Story: Commander O’Neill (Luke Perry) runs a tight ship, quite literally, as he is in charge of a submarine headed to be decommissioned. On the way, he is tasked to pick up some passengers, a couple of scientists who a need a ride home and of course, he obliges. Of course, he also doesn’t know the full story behind the scientists, as they happen to have brought a slew of snakes on board, including some very toxic ones. So when people begin suffering from mysterious bites, no one can figure out what’s going on, except for the rogue scientists who smuggled the snakes in. But Dr. Swanson (Krista Allen) wants to help right the wrongs of her problematic colleague, so she works alongside O’Neill and his crew to stop the snakes, but is it already too late?
Entertainment Value: If the idea of Luke Perry battling snakes on a submarine interests you, then Silent Venom is your movie, as that is the basic premise here. Of course, beyond that fun concept, there isn’t much else here to praise, so I hope you really want to see Luke Perry on a submarine trying to survive an onslaught of snakes. The narrative is passable for this kind of movie, as it at least kind of makes sense, though the script doesn’t do much after the snakes are introduced. I don’t need a strong narrative to enjoy a movie where snakes slither out of control however, so the mediocre writing wasn’t a deal breaker, as long as the snakes delivered. I do have to say, Silent Venom unleashes a lot of snakes, all terrible CGI snakes, but a lot of snakes, so I was happy with the quantity involved, but the quality of how the snakes were used leaves a lot to be desired. The kills are tame and not creative, while the general tone fails to either embrace the wackiness of the premise or run with unintentional humor, save a few scenes that spark a chuckle. I like the concept here, but Silent Venom just isn’t fun to watch and for this genre, that’s a mortal sin.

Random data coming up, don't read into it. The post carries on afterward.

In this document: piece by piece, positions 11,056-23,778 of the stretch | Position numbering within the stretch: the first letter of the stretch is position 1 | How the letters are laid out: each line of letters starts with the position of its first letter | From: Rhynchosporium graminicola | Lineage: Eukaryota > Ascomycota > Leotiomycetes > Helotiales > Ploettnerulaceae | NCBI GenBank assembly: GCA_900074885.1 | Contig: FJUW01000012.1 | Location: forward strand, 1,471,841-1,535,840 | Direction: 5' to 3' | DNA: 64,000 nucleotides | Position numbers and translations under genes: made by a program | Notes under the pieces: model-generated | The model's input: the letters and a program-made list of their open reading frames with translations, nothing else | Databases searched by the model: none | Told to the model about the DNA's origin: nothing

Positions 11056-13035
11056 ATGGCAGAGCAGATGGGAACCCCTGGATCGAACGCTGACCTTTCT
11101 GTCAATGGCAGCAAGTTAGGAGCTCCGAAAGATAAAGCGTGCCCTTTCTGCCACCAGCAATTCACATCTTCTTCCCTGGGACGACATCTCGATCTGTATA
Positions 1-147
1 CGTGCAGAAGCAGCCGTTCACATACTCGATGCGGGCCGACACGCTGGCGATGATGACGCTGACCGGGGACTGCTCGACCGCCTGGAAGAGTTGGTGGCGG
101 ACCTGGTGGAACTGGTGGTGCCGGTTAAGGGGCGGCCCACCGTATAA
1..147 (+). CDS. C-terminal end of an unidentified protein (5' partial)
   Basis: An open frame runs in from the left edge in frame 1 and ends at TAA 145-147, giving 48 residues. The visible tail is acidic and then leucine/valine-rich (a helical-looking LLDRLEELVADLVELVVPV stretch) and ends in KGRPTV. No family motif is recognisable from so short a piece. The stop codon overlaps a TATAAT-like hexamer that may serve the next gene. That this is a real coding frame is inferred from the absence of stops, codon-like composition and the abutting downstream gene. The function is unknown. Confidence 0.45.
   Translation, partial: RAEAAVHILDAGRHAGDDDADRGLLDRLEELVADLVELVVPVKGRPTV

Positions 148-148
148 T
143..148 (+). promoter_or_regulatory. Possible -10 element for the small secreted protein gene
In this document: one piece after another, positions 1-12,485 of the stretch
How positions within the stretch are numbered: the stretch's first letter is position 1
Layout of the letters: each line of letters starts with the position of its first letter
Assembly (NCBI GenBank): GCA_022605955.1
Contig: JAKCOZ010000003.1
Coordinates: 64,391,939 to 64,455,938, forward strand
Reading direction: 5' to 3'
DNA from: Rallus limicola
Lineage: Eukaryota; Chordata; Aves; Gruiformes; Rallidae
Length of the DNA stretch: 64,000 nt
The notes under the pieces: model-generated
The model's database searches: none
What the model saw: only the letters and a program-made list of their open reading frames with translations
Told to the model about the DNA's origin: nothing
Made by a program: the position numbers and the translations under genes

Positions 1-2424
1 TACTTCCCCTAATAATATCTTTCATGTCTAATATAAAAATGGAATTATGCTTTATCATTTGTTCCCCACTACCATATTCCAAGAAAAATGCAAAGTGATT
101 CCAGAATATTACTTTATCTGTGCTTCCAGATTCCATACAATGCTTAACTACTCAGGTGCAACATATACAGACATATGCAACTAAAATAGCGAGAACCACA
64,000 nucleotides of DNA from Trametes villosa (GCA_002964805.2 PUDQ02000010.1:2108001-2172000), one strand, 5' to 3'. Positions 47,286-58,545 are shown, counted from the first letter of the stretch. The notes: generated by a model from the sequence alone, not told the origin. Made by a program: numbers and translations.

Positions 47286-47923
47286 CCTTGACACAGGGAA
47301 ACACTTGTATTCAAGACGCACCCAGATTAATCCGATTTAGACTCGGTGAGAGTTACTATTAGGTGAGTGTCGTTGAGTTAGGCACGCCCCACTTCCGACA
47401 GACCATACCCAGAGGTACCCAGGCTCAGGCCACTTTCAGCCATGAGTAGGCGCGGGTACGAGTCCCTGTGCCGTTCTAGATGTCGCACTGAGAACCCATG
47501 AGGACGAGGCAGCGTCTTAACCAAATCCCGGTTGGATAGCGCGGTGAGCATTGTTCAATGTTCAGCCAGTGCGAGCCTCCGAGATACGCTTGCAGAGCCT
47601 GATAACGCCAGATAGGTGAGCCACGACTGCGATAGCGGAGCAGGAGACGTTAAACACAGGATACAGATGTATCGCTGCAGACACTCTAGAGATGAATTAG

The snakes are the true draw for Silent Venom, but a better than expected ensemble has been put together on the human side of the cast as well. Krista Allen is always a welcome inclusion and she performs well, given the material involved. I wish she could have dialed up her turn or ran more with the b movie elements, as she has shown she can camp it up in her Lifetime thrillers. That kind of energy was badly needed in this production, but while she is capable in her role, the movie never lets her cut loose or turn up the camp value. Luke Perry has the lead however and he plays it serious throughout, making for a dull, forgettable performance. I emphasize serious, as he does keep a straight face, but his effort here is low and this seems to be a phoned in effort. That’s a shame, as these b movies can often be platforms for memorable turns from fading stars, but Perry just seems disinterested. The cast also includes Louis Mandylor, Tom Berenger, and John L. Curtis.